I wish I could take Dad’s cancer away. I wish I could change broken hearts and make them whole. I wish I could make callous hearts soft again. I wish I could tell the prodigal, “You’re eating pigs’ food when there is a feast at home and a Father who loves you!” I wish I could tell all the hurt in this world, “Don’t you know it’s Christmas? So much sadness can’t come at Christmas!” Sometimes I even wish I could go back in time–could I do something to make everything okay today?

You know what? I can’t.

But it’s Advent. And during Advent, we await the coming Messiah, as the world groans in all its brokenness and pain. And we plead, Veni, veni, Emmanuel! Captivum solve Israel, qui gemit in exsilio, privatus Dei Filio. Come, come, God-with-us! Break the bond of Israel, which mourns in exile deprived of God’s Son.

How overwhelming the sorrow would be were we deprived of God’s Son! But He has come! Emmanuel, God with us, has already come to bear our griefs and carry our sorrows. He was pierced for our transgressions, crushed for our iniquities. By His scourging, we are healed.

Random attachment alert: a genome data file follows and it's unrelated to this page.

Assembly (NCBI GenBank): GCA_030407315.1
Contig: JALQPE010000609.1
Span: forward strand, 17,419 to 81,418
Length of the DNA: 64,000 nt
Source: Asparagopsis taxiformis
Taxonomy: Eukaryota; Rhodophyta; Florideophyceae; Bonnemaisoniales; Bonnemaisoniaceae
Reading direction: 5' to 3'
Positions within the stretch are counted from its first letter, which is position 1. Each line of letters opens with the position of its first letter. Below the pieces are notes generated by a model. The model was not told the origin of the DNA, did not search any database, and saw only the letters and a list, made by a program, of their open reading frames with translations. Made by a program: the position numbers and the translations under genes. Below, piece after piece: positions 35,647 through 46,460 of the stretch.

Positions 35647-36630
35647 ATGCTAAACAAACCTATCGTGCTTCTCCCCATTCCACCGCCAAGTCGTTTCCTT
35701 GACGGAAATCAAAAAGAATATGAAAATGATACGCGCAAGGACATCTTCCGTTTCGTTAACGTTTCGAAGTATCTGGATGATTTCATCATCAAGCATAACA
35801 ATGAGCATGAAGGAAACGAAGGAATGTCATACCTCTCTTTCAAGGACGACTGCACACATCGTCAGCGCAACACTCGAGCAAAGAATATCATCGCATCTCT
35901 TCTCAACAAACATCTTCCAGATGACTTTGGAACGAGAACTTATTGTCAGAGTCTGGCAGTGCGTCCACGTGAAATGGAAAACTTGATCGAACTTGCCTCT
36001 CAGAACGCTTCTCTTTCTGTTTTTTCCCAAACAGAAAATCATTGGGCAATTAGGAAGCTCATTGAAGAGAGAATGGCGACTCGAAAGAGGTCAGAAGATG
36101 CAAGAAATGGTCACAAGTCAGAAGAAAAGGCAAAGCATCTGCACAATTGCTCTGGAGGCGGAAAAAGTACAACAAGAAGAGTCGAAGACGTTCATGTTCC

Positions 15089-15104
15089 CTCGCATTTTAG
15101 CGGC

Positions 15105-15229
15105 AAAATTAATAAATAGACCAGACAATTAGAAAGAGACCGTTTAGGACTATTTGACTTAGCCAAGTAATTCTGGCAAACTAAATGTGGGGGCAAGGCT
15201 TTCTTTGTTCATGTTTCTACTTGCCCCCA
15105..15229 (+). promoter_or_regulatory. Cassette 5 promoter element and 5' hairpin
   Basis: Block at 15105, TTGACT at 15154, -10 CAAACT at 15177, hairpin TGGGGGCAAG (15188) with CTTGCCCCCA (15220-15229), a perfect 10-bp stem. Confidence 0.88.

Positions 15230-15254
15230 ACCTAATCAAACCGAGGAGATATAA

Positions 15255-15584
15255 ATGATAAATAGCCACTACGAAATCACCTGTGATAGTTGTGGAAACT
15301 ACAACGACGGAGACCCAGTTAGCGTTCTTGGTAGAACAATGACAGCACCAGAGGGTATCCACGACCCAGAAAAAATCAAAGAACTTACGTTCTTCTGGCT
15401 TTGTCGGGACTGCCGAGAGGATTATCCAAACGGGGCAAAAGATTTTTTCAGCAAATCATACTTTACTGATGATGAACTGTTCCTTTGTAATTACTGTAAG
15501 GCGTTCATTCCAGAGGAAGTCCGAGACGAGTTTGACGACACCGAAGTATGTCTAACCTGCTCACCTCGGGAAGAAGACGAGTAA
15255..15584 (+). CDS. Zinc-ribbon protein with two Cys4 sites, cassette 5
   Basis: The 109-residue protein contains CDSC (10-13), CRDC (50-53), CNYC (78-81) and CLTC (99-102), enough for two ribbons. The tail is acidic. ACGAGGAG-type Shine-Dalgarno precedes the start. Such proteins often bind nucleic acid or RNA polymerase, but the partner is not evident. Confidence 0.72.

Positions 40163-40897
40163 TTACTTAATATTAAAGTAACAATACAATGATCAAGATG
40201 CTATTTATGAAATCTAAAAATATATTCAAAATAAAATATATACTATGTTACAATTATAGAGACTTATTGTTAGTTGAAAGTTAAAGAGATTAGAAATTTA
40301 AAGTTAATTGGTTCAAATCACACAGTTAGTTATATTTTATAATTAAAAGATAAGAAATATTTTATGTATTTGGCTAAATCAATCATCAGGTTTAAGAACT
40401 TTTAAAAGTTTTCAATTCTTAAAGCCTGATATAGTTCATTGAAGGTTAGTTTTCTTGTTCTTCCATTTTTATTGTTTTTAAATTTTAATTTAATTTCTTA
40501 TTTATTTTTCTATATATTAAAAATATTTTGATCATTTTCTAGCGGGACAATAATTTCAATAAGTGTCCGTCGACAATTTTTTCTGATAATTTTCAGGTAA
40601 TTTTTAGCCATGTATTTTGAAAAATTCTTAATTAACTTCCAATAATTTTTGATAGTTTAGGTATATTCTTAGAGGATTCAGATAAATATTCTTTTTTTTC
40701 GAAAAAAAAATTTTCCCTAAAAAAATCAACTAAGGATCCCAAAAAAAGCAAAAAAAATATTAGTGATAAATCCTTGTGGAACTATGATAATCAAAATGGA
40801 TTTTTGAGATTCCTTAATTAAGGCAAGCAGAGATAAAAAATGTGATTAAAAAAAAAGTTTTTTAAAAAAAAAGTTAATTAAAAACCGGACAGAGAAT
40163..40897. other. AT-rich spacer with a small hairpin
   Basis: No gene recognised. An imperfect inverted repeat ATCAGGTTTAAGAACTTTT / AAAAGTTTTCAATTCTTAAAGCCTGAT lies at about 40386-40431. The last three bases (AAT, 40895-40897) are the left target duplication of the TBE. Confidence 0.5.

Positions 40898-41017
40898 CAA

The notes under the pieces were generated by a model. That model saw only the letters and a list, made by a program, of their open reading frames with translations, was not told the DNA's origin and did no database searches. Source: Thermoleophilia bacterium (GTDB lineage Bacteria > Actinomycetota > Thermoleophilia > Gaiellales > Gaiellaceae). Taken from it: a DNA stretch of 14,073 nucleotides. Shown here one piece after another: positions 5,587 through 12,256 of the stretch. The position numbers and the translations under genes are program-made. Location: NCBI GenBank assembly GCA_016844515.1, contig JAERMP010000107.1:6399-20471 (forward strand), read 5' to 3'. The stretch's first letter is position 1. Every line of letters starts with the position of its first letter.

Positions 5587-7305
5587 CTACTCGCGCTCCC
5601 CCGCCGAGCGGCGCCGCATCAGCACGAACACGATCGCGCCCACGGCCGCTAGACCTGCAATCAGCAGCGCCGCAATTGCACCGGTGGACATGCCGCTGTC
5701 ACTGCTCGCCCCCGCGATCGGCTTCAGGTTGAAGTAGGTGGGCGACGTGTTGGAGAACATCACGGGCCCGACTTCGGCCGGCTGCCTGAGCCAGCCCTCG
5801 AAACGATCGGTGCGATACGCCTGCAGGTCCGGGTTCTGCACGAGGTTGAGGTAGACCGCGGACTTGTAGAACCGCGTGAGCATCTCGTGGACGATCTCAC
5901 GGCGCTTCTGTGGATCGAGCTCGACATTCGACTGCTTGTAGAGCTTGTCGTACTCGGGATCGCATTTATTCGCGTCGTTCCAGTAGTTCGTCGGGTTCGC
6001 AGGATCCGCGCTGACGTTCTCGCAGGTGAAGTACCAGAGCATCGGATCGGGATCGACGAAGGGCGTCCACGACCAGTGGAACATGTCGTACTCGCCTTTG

Creation groans, and so do we. But we have hope in God, who became flesh and dwelt among us and became everything for us that we could not be for ourselves, to bring beauty for ashes and the oil of joy for mourning.

“For I consider that the sufferings of this present time are not worthy to be compared with the glory that is to be revealed to us. For the anxious longing of the creation waits eagerly for the revealing of the sons of God. For the creation was subjected to futility, not willingly, but because of Him who subjected it, in hope that the creation itself also will be set free from its slavery to corruption into the freedom of the glory of the children of God. For we know that the whole creation groans and suffers the pains of childbirth together until now. And not only this, but also we ourselves, having the first fruits of the Spirit, even we ourselves groan within ourselves, waiting eagerly for our adoption as sons, the redemption of our body. For in hope we have been saved, but hope that is seen is not hope; for who hopes for what he already sees? But if we hope for what we do not see, with perseverance we wait eagerly for it. In the same way the Spirit also helps our weakness; for we do not know how to pray as we should, but the Spirit Himself intercedes for us with groanings too deep for words; and He who searches the hearts knows what the mind of the Spirit is, because He intercedes for the saints according to the will of God. (Romans 8:22-27)

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He Tabernacles Among Us